To say Alexander Sparrow has plenty of character is an understatement. Sparrows dark and sometimes twisted sense of humour and clever quips have been making waves in the New Zealand comedy scene since 2011. Some of the comedic characters he performs as include Bernard a German pick-up artist, Enigma the flamboyant peacocking pick-up artist, Fred from Featherston, a Donald Trump character impersonation, and The Marquis de Sade who is an imprisoned French aristocrat famous for his libertine sexuality. However, it’s Sparrows black comedy take of his Donald Trump character he is most noted for, having gained media attention in New Zealand, and internationally, with The Wall Street Journal recently publishing a piece on him. Marty Vidal sat down to chat with the comedian.
What inspires your characters?
I read a lot, and often characters will come from that. It’s important the characters have a unique viewpoint – I love shows that challenge the status quo – and so they often have questionable beliefs at first glance. Drawing people out of their comfort zone, rather than telling them what they already believe over and over again, is one of my favourite parts of performing. It makes me work harder, and it makes things more memorable for audiences.
Which of your characters is your favourite?
This is a hard one – I only write shows about characters I’m really excited about. All of them have something great about them. Trump takes no setting up; I can dive into the hard-hitting stuff straight away. Enigma (the pick-up artist) talks about body language, which is one of my favourite topics. Sade is an hour of crowd work, including some bizarre scenarios and crazy demonstrations. I’ll probably have to go with Sade.
You’ve had some recent media attention surrounding your President character, including TV appearances and a recent article with The Wall Street Journal, what has that exposure done for your career?
I now work full-time as a writer/performer. That’s a direct result of last year’s media exposure of my Trump show, The President. It’s great to be able to focus on what’s most important to me. Last year I did three solo shows; it looks as though this year there will be five (including returns of previous shows, de Sade and The President). It’s an exciting time.
Which of your characters would win in a fight?
Enigma. Trump is old, Sade has been in a prison cell for over a decade and would have slow reflexes. Plus, Enigma (being a motivational speaker) is most likely to secretly have black belts in various martial arts. I think if Sade and Trump were to take on Enigma in a fight (unlikely, I think they would both rather watch than participate), Enigma would take out Trump with a floor sweep, then punch Sade repeatedly in the face until he gave in. Sade would probably enjoy that.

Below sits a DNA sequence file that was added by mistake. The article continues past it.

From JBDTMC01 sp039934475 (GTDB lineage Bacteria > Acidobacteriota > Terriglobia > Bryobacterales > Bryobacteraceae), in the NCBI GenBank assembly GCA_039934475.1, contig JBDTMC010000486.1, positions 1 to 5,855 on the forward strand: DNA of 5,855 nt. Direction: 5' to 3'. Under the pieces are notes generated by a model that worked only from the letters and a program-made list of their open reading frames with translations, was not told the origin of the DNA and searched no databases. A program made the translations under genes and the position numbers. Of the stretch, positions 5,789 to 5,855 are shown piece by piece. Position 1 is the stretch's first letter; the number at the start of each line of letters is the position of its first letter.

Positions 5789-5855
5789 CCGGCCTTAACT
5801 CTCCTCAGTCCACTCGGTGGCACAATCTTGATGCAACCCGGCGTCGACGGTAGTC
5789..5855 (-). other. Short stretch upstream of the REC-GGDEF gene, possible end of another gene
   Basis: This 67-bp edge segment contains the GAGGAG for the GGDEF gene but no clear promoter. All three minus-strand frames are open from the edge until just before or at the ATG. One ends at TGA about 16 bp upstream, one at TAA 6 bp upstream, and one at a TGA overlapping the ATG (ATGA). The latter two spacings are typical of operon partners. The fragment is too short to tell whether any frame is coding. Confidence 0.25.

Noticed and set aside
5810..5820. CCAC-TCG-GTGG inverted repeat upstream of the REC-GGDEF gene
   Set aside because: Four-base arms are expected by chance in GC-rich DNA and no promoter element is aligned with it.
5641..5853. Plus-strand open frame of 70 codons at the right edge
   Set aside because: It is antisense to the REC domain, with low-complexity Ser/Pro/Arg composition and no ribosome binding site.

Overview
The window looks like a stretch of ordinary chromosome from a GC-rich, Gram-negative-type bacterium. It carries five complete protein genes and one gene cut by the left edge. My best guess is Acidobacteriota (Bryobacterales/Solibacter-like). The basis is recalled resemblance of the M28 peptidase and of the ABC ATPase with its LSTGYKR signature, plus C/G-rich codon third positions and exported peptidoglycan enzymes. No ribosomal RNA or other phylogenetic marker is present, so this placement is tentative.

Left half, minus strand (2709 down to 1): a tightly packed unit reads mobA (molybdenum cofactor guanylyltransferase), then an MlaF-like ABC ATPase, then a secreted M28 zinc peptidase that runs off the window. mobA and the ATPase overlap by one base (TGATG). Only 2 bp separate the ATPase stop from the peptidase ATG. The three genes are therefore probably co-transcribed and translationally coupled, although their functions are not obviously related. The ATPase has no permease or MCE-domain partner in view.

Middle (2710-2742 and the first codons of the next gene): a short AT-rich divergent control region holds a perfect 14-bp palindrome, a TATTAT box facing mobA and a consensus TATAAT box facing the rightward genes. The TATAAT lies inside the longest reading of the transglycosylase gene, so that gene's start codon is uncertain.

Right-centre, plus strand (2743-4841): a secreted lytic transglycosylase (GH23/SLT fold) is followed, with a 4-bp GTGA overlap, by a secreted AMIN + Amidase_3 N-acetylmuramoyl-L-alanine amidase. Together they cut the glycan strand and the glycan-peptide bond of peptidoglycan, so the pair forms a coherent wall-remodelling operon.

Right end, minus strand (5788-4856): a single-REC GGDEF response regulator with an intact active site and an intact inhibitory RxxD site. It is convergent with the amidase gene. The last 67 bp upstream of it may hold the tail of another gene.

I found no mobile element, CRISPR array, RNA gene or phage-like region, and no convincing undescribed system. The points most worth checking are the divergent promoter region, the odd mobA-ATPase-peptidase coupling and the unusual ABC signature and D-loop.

De sade, Trump, Enigma… Fuck, marry kill. Go!
Fuck Sade, marry Enigma, kill Trump. There’s no real alternative. Sade’d be killer in bed (theoretically), Enigma has social skills and would be a good conversationalist in marriage, and I’d rather not spend decades with a 70-year-old that watches that much television. Avoiding banging Trump is high on my list of priorities.
What’s the best advice one of your characters could give President Donald Trump right now?
Best advice in my opinion, or his? In my opinion, it would come from Sade, who’d say: “liberty is not to be decided by family or the state, nor is it to be taken lightly”. It makes sense to have as few rules as possible, and ensure the ones we do have are essential. In Trump’s opinion, it would come from himself: “Keep doing what you’re doing, you’re doing a tremendous job – just ask your friends, they’ll tell you you’re their favourite president. Everyone else’s president is terrible.”
Using only film titles, describe something about yourself.
Post-show appearance: Frankenstein
Morning appearance: Bride of Frankenstein
Where I live: House of Frankenstein
What my child will look like: Young Frankenstein
Backflip ability: This is the End
Pineapple on pizzas – delicious, or blasphemy?
Delicious – and they do it in Italy too, I’ve seen it. There are definitely worse things to put on pizza. Like shoes.
I’ve seen you perform many times as yourself, and in character. Describe the differences between performing comedy as yourself, and performing comedy in character.
I get away with more as a character, because no matter how good the character is, people know it’s not a real person. When you pretend to be someone else, you put up a barrier (build a wall, if you like) between you and the material. I don’t think those things, the character thinks those things. Performing stand-up as me means much less prep time on appearance. I can walk up, do the set, and there’s less pressure. That said, because the jokes come from me, rather than a character, they have to be relatively safe. I can say horrific things as Trump, but weirdly, if you’re racist/sexist as yourself, people don’t take kindly to it. Bizarre. In a stand-up comedy line-up show, it’s easier to perform as myself. In an hour show, I infinitely prefer being a character.